SEnECA Blog Post: The “New Silk Road” and Kyrgyzstan: problems and perspectives

The Great Silk Road, the route connecting the East and the West since the Middle Ages, is restoring back to life. Today, the idea of reviving the Great Silk Road is fully embodied in the ambitious Chinese initiative “One Belt – One Road” (OBOR), which shall better connect countries located between China and Europe. The project is not purely economic, but has also a geopo­litical side since it pursues Chinese foreign interests. However, economic and trade relations are given a strong emphasis within the project. The idea of OBOR is very attractive for Central Asian countries as it provides them with the oppor­tunity to become an important hub in the inter­na­tional transit between the Europe and Eastern Asia. Currently, the integration of the landlocked region into the global economy is hampered by the lack of sea connec­tions. Therefore, the devel­opment of commu­ni­cation channels is very important for the further advancement of economic and trade relations both among Central Asian countries and with neigh­bouring regions.

For a small landlocked country like Kyrgyzstan without any signif­icant mineral resources and a huge external debt, the OBOR initiative looks like as a ‘lifebuoy’ and a great oppor­tunity for the country’s devel­opment. Through active involvement in the project, Kyrgyzstan can receive new perspec­tives for the devel­opment of the economic, political, cultural, human­i­tarian relations with all partic­i­pating countries. This is very important for Kyrgyzstan since it is searching for its place in the global community as a country which is attractive for estab­lishing inter­na­tional organi­za­tions, hosting inter­na­tional and regional forums, as well as serving as a regional educa­tional and cultural center.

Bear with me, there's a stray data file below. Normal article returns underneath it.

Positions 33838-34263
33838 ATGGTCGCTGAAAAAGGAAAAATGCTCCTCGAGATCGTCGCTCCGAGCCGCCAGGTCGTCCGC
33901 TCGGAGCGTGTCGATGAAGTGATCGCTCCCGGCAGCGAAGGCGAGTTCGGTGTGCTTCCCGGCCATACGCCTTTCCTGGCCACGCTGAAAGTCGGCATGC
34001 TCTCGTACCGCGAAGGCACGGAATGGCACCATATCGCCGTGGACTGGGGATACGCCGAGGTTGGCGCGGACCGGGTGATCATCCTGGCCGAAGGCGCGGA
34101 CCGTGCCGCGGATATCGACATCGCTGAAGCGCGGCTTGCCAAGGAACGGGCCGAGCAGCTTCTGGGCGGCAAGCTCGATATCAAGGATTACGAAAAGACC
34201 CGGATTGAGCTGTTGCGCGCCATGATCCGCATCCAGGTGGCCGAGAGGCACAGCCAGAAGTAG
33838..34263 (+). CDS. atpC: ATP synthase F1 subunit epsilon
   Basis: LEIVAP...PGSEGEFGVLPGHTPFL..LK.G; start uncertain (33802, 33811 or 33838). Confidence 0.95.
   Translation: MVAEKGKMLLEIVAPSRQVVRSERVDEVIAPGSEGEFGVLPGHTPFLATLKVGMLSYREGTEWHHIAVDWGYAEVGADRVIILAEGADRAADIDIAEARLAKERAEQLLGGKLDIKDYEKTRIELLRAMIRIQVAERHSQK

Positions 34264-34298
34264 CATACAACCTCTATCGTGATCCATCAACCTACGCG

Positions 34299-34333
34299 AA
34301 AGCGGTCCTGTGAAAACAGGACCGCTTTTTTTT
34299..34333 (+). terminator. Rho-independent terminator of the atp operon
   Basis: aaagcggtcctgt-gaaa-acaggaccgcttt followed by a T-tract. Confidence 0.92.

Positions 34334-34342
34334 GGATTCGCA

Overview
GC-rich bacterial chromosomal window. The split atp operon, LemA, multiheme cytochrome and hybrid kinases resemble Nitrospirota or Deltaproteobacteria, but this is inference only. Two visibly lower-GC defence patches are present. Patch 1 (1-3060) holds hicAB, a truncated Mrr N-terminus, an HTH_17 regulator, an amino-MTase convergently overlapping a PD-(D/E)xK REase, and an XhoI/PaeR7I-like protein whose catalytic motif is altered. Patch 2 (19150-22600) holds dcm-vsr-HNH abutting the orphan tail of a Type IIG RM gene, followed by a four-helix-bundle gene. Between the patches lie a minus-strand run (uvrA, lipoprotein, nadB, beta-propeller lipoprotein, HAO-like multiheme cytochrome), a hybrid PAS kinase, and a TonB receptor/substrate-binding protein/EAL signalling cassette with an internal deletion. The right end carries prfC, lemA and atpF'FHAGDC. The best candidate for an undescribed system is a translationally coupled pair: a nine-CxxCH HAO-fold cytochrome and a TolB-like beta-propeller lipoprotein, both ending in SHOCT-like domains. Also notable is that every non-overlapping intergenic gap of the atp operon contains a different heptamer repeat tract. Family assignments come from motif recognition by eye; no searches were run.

Prior to China, a similar idea has already been imple­mented by the European Union under the TRACECA programme with the aim to create an inter­na­tional transport corridor from Europe through the Black Sea, the Caucasus and the Caspian Sea with access to Central Asian countries. The programme has buildt trans-Eurasian connec­tions and developed commu­ni­cation channels among the above mentioned regions, but it did not cover the whole Great Silk Road. China has initiated its project with larger invest­ments and more global coverage.
However, there are also some downsides to OBOR. First, China will signif­i­cantly strengthen its geopo­litical domination over Central Asia. Second, the fact that China is the largest creditor of Kyrgyzstan will exclude equal partnership. Third, Chinese immigration is a great problem not only in Kyrgyzstan, but in all Central Asian countries. There is no simple answer to the above mentioned challenges at the moment and only time will show how they can be solved by all parties.
At the same time, advan­tages from the partic­i­pation in the project outweigh possible challenges for Kyrgyzstan. The devel­opment of transport routes will allow not only Kyrgyzstan, but all countries of the region to intensify trade relations in the future. The imple­men­tation of the project can lead to new invest­ments, the devel­opment of new technologies, cultural exchange, inten­sified relations creating more stability, security and multi­lateral cooper­ation, and gradually, turning the Great Silk Road region into a new axis in the global economy and politics.

SEnECA Blog Contri­bution by Nazira Momosheva from Kyrgyz National University